The two nestled up to the brass rail like old friends.

Why was such a famous actor hanging out in such a place? For answer, Lionel silently removed a piece of blue cardboard, folded in half, cut in the shape of a heart and colored -- somewhat amateurishly -- with blue felt tip marker on the outside. Inside, were the following words:

I B Ur Valentine -- Dianne.


"She be day-ed", said Lionel. "Among other things".

A moment of silence held like the belly of the last drop of corn liquor swinging from the bottle just a tad. Then Denby spoke.

"When things go wrong and will not come right,
Though you do the best you can,
When life looks black as the hour of night -
When money's tight and hard to get
And your horse has also ran,
When all you have is a heap of debt -
When health is bad and your heart feels strange,
And your face is pale and wan,
When doctors say you need a change,
When food is scarce and your larder bare
And no rashers grease your pan,
When hunger grows as your meals are rare -
In time of trouble and lousy strife,
You have still got a darlint plan
You still can turn to a brighter life -

The conversation descended a bit from there and the two started arguing about the reason for the long-term condition of the Golden State Warriors, their eternal comparisons to the Chicago Cubs in terms of ability and stature and achievements. Eventually the two tumbled out and back -- unfortunately -- to Washington Square Park and the courts there, where, near midnight Lionel tried to show Denby how to drop a ten footer with something like style and Denby tried to prove to Lionel that he, for one, could jump shot.

"C'mon man! Jump! Jump!" Lionel urged. "Oh for peets sake . . .".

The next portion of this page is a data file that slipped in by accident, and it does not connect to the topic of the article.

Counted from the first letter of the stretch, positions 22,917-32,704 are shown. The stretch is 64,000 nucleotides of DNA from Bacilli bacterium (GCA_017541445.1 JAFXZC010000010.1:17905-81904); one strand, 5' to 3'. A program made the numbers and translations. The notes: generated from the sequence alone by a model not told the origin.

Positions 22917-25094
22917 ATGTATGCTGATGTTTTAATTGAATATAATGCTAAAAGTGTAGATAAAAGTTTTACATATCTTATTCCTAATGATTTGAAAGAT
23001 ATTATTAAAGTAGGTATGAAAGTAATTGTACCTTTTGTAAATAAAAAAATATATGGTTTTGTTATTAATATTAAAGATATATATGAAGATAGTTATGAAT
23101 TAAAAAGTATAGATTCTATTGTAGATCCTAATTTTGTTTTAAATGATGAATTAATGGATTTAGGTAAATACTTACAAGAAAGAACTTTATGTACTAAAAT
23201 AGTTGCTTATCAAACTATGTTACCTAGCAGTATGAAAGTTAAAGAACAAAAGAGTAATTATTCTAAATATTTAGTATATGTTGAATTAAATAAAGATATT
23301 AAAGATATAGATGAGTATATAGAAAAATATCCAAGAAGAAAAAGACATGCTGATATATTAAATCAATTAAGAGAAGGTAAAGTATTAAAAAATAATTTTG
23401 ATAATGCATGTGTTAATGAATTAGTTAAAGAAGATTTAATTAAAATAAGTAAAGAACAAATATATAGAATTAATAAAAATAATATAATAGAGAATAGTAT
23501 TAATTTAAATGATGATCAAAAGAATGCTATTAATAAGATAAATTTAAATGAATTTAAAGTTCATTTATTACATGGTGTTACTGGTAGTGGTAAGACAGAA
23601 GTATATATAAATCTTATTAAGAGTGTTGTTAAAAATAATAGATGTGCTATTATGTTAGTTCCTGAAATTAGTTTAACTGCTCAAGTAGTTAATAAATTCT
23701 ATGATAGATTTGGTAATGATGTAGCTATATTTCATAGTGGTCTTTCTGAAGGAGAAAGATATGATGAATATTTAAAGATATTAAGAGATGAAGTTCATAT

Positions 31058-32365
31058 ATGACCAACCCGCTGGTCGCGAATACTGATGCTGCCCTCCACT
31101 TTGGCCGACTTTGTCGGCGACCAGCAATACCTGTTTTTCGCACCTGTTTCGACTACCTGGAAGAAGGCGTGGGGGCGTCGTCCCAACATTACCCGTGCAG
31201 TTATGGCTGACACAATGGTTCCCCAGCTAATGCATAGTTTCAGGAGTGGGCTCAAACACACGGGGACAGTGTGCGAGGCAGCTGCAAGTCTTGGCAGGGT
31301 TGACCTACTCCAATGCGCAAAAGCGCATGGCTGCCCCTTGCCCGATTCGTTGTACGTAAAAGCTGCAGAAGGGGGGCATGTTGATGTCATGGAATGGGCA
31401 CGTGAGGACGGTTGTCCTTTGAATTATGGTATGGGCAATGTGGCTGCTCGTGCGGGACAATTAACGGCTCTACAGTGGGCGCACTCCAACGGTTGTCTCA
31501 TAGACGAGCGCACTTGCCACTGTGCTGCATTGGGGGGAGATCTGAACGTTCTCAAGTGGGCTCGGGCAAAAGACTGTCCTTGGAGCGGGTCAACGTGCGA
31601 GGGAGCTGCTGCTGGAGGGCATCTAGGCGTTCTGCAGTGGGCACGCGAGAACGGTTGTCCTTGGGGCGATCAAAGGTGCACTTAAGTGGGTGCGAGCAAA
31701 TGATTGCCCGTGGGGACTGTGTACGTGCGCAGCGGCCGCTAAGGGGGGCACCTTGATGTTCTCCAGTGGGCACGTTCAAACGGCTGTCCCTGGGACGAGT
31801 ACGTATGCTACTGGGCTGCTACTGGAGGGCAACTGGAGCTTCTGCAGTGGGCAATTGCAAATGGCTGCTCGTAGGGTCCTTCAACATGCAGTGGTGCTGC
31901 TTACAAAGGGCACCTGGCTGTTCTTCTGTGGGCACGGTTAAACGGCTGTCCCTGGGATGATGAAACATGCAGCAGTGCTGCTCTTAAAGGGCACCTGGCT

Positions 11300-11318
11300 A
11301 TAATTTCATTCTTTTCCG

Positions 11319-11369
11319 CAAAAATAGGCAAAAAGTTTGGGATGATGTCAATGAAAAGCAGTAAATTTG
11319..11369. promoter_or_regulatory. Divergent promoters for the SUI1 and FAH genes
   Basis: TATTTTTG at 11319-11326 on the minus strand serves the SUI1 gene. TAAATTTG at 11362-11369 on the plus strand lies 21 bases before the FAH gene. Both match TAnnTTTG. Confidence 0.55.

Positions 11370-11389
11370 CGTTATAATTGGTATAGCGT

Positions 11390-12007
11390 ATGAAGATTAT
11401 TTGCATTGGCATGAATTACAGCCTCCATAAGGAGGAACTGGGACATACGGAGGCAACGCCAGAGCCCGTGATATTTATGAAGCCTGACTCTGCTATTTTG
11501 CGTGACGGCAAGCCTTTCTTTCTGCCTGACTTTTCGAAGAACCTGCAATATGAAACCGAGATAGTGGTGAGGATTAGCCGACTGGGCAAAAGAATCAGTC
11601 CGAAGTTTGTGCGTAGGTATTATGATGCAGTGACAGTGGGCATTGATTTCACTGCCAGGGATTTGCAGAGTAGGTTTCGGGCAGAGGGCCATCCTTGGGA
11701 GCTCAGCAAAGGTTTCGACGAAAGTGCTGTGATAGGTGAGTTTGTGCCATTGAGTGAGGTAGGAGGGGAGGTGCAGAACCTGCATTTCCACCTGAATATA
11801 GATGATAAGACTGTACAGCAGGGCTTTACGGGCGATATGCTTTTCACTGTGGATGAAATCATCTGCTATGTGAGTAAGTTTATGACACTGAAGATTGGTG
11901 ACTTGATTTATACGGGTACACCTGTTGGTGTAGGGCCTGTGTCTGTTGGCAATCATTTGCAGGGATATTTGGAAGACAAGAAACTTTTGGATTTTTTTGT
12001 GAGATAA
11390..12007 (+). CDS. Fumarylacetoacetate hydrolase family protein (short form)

Much of the success of each, such as it was during this enterprise, existed substantially within their respective Imaginations.

Enthralled multitudes of the Oracle arena cheered. The sweat flew. The ball echoed throughout the arena as it slammed the resounding backboard and pounded the aspalt . Bottles were broken. The hoops rang like bells.

It was not before long that the spotlight of Officer O'Madhauen pinned the two like frightened and confused beetles out there on the steaming courts, the enthralled multitudes silenced in the stands all about.

"Is this about a bicycle?" Denby unwisely asked the Voice which came from the Light.

No. It was about public and disorderly and drunk and being a nuisance. At three o'clock in the morning.

"Now you fellows have the right to remain, silent, even though I expect you probably will refuse to be so against the dictates of common sense and decency. You have a right to an attorney, each of you, although I expect decent men and women are asleep and in their beds at this hour. Anything you say can be used against you in a court of law, however I am not going to be listening as I do not give a damn about either one of you, for ill or for will. In any case you are under arrest. Do you understand what I just said?" Officer O'Madhauen spoke gravely, somewhat against the book.

The two spoke affirmatively.

"Come along." Said the Officer.

What's that, they said.

"These are called "Come-Alongs". You will understand presently. Come along now."

That's how the Chief Features Editor for Island-Life spent the night of. Valentines Day in jail. Again. And that is why the issue is late after Valentines Day. Again.

Meanwhile, Suzie finds the Blue Valentine on the bartop under a pile of change. Its a dark night in a City that knows how to keep its secrets, but in the Old Same Place Bar sits one bartender still puzzling over Life's Persistent Questions: Suzie Maldonado.

That's the way it is on the Island. Have a great week.